| | Re: Differences between miRNA, shRNA, and siRNA?
Very interesting and "hot" topic
From the Sigma-Aldrich glossary:
Micro-RNAs are single-stranded RNAs of 22-nucleotides that are processed from ~70-nucleotide hairpin RNA precursors by the Rnase III nuclease, Dicer. Similar to siRNAs, miRNAs can silence gene activity through destruction of homologous mRNA in plants or blocking its translation in plants and animals.
shRNA or short hairpin RNA is an RNA molecule that contains a sense strand, antisense strand, and a short loop sequence between the sense and antisense fragments. Due to the complementarity of the sense and antisense fragments in their sequence, such RNA molecules tend to form hairpin-shaped double-stranded RNA (dsRNA). shRNA is cloned into a vector, allowing for expression by a pol III type promoter. The expressed shRNA is then exported into the cytoplasm where it is processed by dicer into siRNA which then get incorporated into the siRNA induced silencing complex (RISC).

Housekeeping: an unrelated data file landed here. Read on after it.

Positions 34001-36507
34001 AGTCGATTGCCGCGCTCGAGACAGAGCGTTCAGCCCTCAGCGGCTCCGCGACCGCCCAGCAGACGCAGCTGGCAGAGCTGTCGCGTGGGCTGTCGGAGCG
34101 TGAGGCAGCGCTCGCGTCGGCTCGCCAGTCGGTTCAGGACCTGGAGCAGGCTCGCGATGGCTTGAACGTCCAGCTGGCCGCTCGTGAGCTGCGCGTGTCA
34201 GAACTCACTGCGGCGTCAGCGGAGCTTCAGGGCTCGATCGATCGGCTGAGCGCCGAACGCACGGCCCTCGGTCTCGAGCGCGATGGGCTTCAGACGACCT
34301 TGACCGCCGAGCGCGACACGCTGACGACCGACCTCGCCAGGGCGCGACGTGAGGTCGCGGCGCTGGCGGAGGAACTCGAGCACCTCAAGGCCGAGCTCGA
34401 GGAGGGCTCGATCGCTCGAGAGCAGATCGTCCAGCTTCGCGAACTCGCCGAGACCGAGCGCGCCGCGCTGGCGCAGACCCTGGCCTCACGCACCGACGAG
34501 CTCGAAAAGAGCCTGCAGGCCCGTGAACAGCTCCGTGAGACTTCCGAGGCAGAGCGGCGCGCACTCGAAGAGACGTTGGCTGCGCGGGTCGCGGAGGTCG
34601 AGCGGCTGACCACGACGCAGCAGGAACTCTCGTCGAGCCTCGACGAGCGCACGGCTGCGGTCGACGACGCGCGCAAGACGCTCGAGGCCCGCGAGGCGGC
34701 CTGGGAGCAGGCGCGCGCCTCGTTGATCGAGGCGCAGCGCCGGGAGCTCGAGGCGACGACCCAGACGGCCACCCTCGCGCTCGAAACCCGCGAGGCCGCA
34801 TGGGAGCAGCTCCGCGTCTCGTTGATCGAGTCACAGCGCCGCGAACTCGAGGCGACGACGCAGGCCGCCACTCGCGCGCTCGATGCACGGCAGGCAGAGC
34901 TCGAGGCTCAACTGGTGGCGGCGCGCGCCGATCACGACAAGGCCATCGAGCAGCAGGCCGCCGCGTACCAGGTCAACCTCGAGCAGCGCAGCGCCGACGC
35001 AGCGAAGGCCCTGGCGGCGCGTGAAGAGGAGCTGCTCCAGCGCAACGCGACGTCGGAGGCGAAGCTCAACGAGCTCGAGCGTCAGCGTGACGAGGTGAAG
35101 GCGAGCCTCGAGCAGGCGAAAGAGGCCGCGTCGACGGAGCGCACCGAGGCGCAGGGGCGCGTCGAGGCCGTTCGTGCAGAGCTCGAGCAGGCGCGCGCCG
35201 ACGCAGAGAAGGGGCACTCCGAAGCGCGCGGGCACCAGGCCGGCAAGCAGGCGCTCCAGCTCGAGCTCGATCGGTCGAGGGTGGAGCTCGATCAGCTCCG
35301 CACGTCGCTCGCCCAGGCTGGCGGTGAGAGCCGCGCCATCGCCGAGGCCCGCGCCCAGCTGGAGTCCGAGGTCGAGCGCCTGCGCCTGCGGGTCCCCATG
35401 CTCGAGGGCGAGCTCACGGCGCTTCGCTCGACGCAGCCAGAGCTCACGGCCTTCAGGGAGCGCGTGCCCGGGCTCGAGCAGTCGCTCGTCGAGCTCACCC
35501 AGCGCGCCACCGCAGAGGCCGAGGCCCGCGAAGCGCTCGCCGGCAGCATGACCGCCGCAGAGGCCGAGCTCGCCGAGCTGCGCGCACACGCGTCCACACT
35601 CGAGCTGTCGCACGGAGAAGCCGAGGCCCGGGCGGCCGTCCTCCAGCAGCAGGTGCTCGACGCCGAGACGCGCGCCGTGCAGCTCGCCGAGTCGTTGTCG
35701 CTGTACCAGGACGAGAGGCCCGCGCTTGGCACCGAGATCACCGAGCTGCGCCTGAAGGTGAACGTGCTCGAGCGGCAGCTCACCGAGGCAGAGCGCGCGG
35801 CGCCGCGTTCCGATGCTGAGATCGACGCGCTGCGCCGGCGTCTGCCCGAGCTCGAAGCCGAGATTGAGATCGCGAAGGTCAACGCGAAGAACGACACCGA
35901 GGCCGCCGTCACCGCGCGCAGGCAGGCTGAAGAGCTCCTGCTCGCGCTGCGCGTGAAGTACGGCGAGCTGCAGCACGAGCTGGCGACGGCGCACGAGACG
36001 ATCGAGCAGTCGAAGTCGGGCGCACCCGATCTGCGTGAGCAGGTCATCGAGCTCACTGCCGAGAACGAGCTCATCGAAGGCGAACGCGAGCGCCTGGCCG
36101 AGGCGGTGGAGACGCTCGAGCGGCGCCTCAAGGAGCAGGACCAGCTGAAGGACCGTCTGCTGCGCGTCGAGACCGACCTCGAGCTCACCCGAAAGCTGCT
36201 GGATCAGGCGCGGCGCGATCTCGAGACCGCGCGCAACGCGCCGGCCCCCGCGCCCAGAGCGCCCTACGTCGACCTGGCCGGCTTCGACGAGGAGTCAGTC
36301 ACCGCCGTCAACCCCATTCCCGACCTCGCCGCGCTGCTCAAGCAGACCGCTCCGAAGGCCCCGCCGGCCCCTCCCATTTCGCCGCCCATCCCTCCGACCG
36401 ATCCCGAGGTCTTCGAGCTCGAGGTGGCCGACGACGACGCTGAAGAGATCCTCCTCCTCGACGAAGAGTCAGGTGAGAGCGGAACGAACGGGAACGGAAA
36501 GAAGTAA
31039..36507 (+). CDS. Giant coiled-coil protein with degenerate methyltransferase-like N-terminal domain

Small Interfering RNA (siRNA)
Small Interfering RNA (siRNA) are 21-23 nucleotide double-stranded RNA molecules. Once incorporated into RISC they facilitate the cleavage and degradation of its recognized mRNA.
Of course there are plenty of review articles you may find useful, for example:
Cerutti H, Casas-Mollano JA. On the origin and functions of RNA-mediated silencing: from protists to man. Curr Genet. 2006 Aug;50(2):81-99.
Zhang B, Wang Q, Pan X. MicroRNAs and their regulatory roles in animals and plants. J Cell Physiol. 2007 Feb;210(2):279-89